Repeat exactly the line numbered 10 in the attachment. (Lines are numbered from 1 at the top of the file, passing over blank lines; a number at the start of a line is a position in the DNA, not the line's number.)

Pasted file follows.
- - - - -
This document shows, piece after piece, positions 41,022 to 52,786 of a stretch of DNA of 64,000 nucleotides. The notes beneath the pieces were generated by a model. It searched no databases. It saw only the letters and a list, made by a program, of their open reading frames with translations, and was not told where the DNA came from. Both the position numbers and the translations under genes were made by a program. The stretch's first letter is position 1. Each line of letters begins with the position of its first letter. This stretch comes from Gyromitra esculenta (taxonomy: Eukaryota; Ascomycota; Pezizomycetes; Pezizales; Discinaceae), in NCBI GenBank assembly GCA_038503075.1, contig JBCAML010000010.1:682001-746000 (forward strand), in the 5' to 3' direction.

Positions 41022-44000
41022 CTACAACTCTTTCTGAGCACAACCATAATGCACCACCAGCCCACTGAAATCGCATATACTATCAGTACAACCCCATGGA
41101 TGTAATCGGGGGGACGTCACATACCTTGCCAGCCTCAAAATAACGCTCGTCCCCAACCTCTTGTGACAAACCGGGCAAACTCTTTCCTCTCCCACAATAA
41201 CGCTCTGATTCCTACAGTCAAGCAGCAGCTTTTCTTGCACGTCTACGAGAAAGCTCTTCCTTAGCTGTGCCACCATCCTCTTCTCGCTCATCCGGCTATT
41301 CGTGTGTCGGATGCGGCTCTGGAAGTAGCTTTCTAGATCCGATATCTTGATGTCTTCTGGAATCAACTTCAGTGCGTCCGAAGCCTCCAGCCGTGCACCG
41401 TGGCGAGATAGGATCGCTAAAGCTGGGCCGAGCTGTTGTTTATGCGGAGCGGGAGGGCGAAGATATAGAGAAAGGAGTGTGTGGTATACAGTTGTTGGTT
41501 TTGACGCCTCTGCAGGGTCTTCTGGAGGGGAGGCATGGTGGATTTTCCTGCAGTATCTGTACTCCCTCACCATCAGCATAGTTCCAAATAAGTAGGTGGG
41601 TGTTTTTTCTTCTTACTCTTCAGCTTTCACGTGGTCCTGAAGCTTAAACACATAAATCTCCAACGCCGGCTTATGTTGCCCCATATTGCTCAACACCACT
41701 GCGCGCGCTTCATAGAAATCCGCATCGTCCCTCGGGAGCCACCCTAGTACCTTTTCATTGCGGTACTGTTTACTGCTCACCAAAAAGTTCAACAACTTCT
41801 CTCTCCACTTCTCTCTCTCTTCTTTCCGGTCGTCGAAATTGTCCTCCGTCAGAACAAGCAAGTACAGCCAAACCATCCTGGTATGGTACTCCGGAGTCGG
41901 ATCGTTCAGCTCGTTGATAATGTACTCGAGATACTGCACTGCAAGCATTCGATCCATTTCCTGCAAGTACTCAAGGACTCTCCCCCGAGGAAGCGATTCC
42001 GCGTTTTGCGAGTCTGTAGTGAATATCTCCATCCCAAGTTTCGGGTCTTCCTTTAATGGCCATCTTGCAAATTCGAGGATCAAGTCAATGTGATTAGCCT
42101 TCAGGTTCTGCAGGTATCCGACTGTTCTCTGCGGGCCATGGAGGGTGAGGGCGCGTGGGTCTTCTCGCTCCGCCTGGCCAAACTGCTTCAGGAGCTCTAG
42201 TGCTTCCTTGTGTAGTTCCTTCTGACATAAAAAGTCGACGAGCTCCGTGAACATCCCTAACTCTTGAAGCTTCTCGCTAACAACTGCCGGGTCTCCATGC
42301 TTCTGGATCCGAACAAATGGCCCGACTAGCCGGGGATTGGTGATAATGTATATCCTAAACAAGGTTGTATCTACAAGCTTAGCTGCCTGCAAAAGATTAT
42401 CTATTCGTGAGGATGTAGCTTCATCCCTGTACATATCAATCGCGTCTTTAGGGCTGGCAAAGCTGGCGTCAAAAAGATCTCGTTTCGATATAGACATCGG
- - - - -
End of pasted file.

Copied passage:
41701 GCGCGCGCTTCATAGAAATCCGCATCGTCCCTCGGGAGCCACCCTAGTACCTTTTCATTGCGGTACTGTTTACTGCTCACCAAAAAGTTCAACAACTTCT